Debt Settlement Offer

Debt settlement offers are a legitimate way to pay debts that you owe if you are in certain circumstances that make you eligible for the process. In an industry that is plagued by companies who want to take advantage of debtors in need, debt settlement offers may feel like a dangerous path to take. This is why it’s so important for you to understand what it means to settle your debt in this way before applying. You want to make a trustworthy settlement with a financial adviser that can help you to pay back all of your creditors. Here we will discuss entering into a debt settlement offer with an advisor or contacting each creditor yourself, plus the benefits of this process to settle your money issues.

Negotiating a debt settlement offer

If you find yourself struggling with unmanageable loan and credit card amounts then a debt solution you may consider is a debt settlement offer. There are a lot of full and final settlement success stories from similar cases as yours and is one of the most effective solutions available if you receive a lump sum of money.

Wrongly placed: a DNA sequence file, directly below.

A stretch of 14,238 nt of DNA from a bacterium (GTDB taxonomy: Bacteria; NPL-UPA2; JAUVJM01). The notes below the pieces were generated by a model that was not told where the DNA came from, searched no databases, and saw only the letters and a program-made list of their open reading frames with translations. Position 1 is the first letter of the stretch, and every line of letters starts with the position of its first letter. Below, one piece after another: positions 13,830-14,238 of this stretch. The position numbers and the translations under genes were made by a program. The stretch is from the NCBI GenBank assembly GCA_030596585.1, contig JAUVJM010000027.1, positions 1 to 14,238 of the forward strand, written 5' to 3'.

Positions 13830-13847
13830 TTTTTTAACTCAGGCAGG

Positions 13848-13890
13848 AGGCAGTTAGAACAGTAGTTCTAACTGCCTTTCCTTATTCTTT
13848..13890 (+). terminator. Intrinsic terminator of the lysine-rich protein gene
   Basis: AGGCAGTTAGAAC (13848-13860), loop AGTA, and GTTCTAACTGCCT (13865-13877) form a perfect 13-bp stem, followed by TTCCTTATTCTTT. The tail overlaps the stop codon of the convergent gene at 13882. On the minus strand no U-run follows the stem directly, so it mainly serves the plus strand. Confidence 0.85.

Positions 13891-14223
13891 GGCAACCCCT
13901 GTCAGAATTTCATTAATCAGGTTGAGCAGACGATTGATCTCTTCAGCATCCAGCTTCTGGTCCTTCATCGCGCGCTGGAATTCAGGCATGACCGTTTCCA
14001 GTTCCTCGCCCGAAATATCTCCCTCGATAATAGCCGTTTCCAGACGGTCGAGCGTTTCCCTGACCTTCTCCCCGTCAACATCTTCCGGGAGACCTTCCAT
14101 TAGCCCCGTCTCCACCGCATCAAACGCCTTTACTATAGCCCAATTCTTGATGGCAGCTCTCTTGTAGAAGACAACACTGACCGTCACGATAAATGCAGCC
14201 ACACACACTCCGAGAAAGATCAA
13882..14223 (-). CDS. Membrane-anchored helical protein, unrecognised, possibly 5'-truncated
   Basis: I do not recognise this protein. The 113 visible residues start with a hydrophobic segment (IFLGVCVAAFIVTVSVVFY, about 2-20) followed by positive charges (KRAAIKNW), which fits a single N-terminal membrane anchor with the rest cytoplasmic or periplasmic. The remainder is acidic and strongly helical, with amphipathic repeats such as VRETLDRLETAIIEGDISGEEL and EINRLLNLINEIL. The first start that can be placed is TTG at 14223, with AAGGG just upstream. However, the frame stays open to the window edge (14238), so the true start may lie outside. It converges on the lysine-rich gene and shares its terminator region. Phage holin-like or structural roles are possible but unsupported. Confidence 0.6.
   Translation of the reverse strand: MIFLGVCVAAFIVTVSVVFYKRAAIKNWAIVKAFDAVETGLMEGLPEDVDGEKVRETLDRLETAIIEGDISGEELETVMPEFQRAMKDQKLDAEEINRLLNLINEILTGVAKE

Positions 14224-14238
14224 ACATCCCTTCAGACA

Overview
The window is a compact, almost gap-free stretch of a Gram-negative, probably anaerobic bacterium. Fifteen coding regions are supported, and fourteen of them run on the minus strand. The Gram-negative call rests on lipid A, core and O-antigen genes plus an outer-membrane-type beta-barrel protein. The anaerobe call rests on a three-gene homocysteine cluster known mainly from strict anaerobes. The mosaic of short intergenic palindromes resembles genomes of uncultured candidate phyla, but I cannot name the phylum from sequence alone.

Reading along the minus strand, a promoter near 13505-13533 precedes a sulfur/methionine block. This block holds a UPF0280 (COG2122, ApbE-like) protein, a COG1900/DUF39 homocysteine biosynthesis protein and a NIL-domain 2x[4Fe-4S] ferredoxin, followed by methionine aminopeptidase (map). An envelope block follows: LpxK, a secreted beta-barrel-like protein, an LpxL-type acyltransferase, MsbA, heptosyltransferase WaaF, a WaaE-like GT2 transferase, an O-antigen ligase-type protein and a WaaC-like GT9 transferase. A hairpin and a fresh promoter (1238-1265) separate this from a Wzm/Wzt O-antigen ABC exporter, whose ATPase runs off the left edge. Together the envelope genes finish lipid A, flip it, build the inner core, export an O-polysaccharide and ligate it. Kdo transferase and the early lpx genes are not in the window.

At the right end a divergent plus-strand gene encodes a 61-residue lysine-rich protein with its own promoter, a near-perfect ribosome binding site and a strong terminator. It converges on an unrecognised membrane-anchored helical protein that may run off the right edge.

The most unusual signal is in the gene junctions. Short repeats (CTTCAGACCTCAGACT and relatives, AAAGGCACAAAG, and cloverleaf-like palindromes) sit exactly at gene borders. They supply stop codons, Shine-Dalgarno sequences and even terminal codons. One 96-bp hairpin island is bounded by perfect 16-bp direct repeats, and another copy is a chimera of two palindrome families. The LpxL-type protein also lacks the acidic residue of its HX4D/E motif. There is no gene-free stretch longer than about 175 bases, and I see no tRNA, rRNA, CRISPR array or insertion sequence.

The lump sum could be anything from inheritance to a lottery win. Having a large amount of money like this, as long as it is substantial enough, could be accepted to close your accounts with creditors.

Full and final settlement, how much to offer in full and final settlement

Debit Card

The offer you write down in your full and final settlement letter will all depend on how much money you have. The general rule is that the higher the offer is, the more likely it will be to be accepted. If your lump sum won’t cover all of your debts then it may be a wise idea to talk to some insolvency practitioners about who to prioritise payments too.

There is always the option to offer just one creditor a payment and not share it with another creditor company. Or you can divvy up the funds and make payments on all of your debts.

Negotiating a full and final settlement on your own